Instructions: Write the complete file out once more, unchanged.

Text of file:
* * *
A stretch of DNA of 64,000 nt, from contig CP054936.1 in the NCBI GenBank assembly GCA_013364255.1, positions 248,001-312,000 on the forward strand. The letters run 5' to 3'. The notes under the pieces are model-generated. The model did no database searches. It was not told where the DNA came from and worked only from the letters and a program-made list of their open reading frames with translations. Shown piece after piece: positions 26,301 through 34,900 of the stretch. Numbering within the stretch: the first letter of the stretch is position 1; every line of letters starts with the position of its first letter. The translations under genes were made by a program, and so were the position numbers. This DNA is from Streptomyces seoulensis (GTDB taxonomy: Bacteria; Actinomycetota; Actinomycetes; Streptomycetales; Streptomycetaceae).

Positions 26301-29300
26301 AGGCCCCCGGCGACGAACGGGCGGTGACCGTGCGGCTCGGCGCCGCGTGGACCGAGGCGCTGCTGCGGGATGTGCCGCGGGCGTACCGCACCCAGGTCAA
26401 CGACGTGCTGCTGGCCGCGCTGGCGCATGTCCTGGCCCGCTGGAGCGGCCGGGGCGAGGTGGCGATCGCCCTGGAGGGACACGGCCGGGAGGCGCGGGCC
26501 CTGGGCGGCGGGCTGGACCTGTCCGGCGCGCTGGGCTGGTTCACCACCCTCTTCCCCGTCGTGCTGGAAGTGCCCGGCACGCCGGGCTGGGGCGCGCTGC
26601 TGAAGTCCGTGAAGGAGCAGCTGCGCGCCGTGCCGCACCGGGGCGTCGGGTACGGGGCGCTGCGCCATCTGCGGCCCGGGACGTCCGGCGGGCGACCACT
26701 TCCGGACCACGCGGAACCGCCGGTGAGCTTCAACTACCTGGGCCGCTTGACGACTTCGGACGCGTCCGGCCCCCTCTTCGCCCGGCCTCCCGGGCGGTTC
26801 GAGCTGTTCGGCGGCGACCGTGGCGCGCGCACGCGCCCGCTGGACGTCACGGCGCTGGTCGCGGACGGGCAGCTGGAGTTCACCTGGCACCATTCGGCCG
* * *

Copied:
A stretch of DNA of 64,000 nt, from contig CP054936.1 in the NCBI GenBank assembly GCA_013364255.1, positions 248,001-312,000 on the forward strand. The letters run 5' to 3'. The notes under the pieces are model-generated. The model did no database searches. It was not told where the DNA came from and worked only from the letters and a program-made list of their open reading frames with translations. Shown piece after piece: positions 26,301 through 34,900 of the stretch. Numbering within the stretch: the first letter of the stretch is position 1; every line of letters starts with the position of its first letter. The translations under genes were made by a program, and so were the position numbers. This DNA is from Streptomyces seoulensis (GTDB taxonomy: Bacteria; Actinomycetota; Actinomycetes; Streptomycetales; Streptomycetaceae).

Positions 26301-29300
26301 AGGCCCCCGGCGACGAACGGGCGGTGACCGTGCGGCTCGGCGCCGCGTGGACCGAGGCGCTGCTGCGGGATGTGCCGCGGGCGTACCGCACCCAGGTCAA
26401 CGACGTGCTGCTGGCCGCGCTGGCGCATGTCCTGGCCCGCTGGAGCGGCCGGGGCGAGGTGGCGATCGCCCTGGAGGGACACGGCCGGGAGGCGCGGGCC
26501 CTGGGCGGCGGGCTGGACCTGTCCGGCGCGCTGGGCTGGTTCACCACCCTCTTCCCCGTCGTGCTGGAAGTGCCCGGCACGCCGGGCTGGGGCGCGCTGC
26601 TGAAGTCCGTGAAGGAGCAGCTGCGCGCCGTGCCGCACCGGGGCGTCGGGTACGGGGCGCTGCGCCATCTGCGGCCCGGGACGTCCGGCGGGCGACCACT
26701 TCCGGACCACGCGGAACCGCCGGTGAGCTTCAACTACCTGGGCCGCTTGACGACTTCGGACGCGTCCGGCCCCCTCTTCGCCCGGCCTCCCGGGCGGTTC
26801 GAGCTGTTCGGCGGCGACCGTGGCGCGCGCACGCGCCCGCTGGACGTCACGGCGCTGGTCGCGGACGGGCAGCTGGAGTTCACCTGGCACCATTCGGCCG